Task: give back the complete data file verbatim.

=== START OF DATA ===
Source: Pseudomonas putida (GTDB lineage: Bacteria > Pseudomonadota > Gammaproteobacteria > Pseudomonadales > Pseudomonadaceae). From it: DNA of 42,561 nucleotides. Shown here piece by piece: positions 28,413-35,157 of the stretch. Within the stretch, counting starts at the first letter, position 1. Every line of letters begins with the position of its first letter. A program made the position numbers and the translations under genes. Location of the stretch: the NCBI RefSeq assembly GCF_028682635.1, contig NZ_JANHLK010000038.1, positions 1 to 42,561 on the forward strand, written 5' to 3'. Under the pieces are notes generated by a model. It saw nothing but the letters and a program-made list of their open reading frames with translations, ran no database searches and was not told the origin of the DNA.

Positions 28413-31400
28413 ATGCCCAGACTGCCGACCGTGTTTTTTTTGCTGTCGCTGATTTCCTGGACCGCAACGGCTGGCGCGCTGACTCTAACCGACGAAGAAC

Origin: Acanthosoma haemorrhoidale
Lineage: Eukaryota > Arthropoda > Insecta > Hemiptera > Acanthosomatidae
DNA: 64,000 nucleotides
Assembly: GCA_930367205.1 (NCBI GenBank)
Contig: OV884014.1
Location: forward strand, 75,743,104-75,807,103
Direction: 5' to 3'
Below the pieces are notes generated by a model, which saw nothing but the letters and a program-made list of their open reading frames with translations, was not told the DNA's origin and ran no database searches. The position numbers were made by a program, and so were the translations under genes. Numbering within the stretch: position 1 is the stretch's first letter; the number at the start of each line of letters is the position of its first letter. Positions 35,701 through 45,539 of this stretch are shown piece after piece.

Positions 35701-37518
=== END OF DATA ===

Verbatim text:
Source: Pseudomonas putida (GTDB lineage: Bacteria > Pseudomonadota > Gammaproteobacteria > Pseudomonadales > Pseudomonadaceae). From it: DNA of 42,561 nucleotides. Shown here piece by piece: positions 28,413-35,157 of the stretch. Within the stretch, counting starts at the first letter, position 1. Every line of letters begins with the position of its first letter. A program made the position numbers and the translations under genes. Location of the stretch: the NCBI RefSeq assembly GCF_028682635.1, contig NZ_JANHLK010000038.1, positions 1 to 42,561 on the forward strand, written 5' to 3'. Under the pieces are notes generated by a model. It saw nothing but the letters and a program-made list of their open reading frames with translations, ran no database searches and was not told the origin of the DNA.

Positions 28413-31400
28413 ATGCCCAGACTGCCGACCGTGTTTTTTTTGCTGTCGCTGATTTCCTGGACCGCAACGGCTGGCGCGCTGACTCTAACCGACGAAGAAC

Origin: Acanthosoma haemorrhoidale
Lineage: Eukaryota > Arthropoda > Insecta > Hemiptera > Acanthosomatidae
DNA: 64,000 nucleotides
Assembly: GCA_930367205.1 (NCBI GenBank)
Contig: OV884014.1
Location: forward strand, 75,743,104-75,807,103
Direction: 5' to 3'
Below the pieces are notes generated by a model, which saw nothing but the letters and a program-made list of their open reading frames with translations, was not told the DNA's origin and ran no database searches. The position numbers were made by a program, and so were the translations under genes. Numbering within the stretch: position 1 is the stretch's first letter; the number at the start of each line of letters is the position of its first letter. Positions 35,701 through 45,539 of this stretch are shown piece after piece.

Positions 35701-37518